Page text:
12. Underwood LG, Teresi JA. The daily spiritual experience scale: development, theoretical description, reliability, exploratory factor analysis, and preliminary construct validity using health-related data. Annals of Behavioral Medicine. 2002;24(1):22-33. [DOI:10.1207/S15324796ABM2401_04]
13. Taghavi M, Amiri H. Psychoanalysis characteristic investigation daily spiritual experience scale (DSES). Biquarterly Journal of Islamic Education. 2010;5(10):149-165. [Persian]
14. Goldberg DP, Gater R, Sartorius N, et al. The validity of two versions of the GHQ in the WHO study of mental illness in general health care. Psychol Med. 1997;27(1):191-197. [DOI:10.1017/S0033291796004242] [PMID]
15. Ebadi M, Harirchi AM, Shariati M, GarmaroudiGh, Fateh A, Montazeri A. Translation, reliability and validity of the 12-item general health questionnaire among young people in Iran. Payesh Journal. 2002;1(3):39-46. [Persian]
16. Lovibond SH, Lovibond PF. Manual for the Depression Anxiety Stress Scales. 2ed ed. Sydney, NSW: Psychology Foundation; 1995.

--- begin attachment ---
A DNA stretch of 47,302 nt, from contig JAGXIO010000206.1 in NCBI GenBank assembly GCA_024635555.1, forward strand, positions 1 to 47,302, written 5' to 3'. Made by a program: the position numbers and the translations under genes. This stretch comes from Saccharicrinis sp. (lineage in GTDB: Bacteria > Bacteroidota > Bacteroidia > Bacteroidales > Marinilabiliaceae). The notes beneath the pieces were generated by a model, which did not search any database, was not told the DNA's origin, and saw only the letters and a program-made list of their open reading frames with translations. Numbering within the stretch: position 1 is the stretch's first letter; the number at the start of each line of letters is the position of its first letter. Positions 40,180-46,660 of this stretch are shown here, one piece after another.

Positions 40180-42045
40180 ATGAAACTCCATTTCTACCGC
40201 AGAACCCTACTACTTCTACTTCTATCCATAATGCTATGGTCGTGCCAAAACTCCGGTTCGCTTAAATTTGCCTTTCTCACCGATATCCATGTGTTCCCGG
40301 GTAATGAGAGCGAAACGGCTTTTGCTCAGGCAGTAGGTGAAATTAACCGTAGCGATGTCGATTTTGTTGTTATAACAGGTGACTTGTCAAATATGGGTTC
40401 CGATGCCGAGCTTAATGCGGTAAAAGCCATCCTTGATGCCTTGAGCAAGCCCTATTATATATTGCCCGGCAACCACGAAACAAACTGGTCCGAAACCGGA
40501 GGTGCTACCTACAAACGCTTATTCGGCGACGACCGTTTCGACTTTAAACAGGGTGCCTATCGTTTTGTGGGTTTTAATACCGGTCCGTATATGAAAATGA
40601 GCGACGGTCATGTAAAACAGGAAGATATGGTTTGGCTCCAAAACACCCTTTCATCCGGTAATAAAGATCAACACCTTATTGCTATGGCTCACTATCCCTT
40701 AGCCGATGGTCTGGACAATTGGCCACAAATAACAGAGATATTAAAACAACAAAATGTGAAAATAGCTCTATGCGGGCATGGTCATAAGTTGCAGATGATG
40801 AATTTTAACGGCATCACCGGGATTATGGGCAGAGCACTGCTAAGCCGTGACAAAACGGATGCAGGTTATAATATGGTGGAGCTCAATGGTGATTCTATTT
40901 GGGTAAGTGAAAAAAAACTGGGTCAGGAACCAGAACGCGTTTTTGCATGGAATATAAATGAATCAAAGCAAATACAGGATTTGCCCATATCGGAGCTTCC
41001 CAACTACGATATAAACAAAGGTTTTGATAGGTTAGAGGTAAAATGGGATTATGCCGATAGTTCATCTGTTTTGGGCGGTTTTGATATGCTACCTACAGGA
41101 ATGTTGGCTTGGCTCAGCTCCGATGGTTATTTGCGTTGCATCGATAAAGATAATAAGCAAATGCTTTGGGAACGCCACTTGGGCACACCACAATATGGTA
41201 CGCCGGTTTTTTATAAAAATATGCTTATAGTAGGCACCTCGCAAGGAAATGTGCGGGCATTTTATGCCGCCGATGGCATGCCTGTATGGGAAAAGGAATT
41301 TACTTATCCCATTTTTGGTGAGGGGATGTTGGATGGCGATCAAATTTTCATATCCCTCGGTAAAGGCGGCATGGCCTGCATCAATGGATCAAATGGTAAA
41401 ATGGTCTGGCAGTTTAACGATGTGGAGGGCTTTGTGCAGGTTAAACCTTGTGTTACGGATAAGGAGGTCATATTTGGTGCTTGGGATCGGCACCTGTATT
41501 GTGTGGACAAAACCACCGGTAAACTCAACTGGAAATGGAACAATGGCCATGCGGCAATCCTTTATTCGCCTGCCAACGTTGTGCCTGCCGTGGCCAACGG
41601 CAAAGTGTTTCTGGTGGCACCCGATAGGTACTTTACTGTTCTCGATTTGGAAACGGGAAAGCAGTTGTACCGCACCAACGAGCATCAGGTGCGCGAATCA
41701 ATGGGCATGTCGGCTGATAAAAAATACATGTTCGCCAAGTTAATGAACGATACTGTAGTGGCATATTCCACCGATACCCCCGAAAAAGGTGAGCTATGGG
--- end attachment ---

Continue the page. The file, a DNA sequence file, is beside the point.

17. Asgharimoghaddam M, Saed F, Dibajnia, P, Zangeneh J. A preliminary validation of the depression, anxiety and stress scales (DASS) in non-clinical sample. CPAP. 2008;1(31):23-38. [Persian]
18. Safee Rad I, Karimi L, Shomoossi N, Ahmaditahor M. The relationship between spiritual wellbeing and mental health of university students. Journal of Sabzevar University of Medical Sciences. 2011;17(4):274-280. [Persian]
19. Papazisis G, Nicolaou P, Tsiga E, Christoforou T, Sapountzi-Krepia D. Religious and spiritual beliefs, self-esteem, anxiety, and depression among nursing students. Nursing & Health Sciences. 2014;16(2):232-238. http://doi.org/10.1111/nhs.12093 [DOI:10.1111/nhs.12093]
20. Sanders PW, Allen GE, Fischer L, Richards PS, Morgan DT, Potts RW. Intrinsic religiousness and spirituality as predictors of mental health and positive psychological functioning in latter-day saint adolescents and young adults. Journal of Religion and Health. 2015;54(3):871-887. [DOI:10.1007/s10943-015-0043-4] [PMID]
21. Ghahremani N, Nadi M. Relationship between religious/spiritual components, mental health and hope for the future in hospital staff of Shiraz public hospitals. Iran Journal of Nursing. 2012;25(79):1-11. [Persian]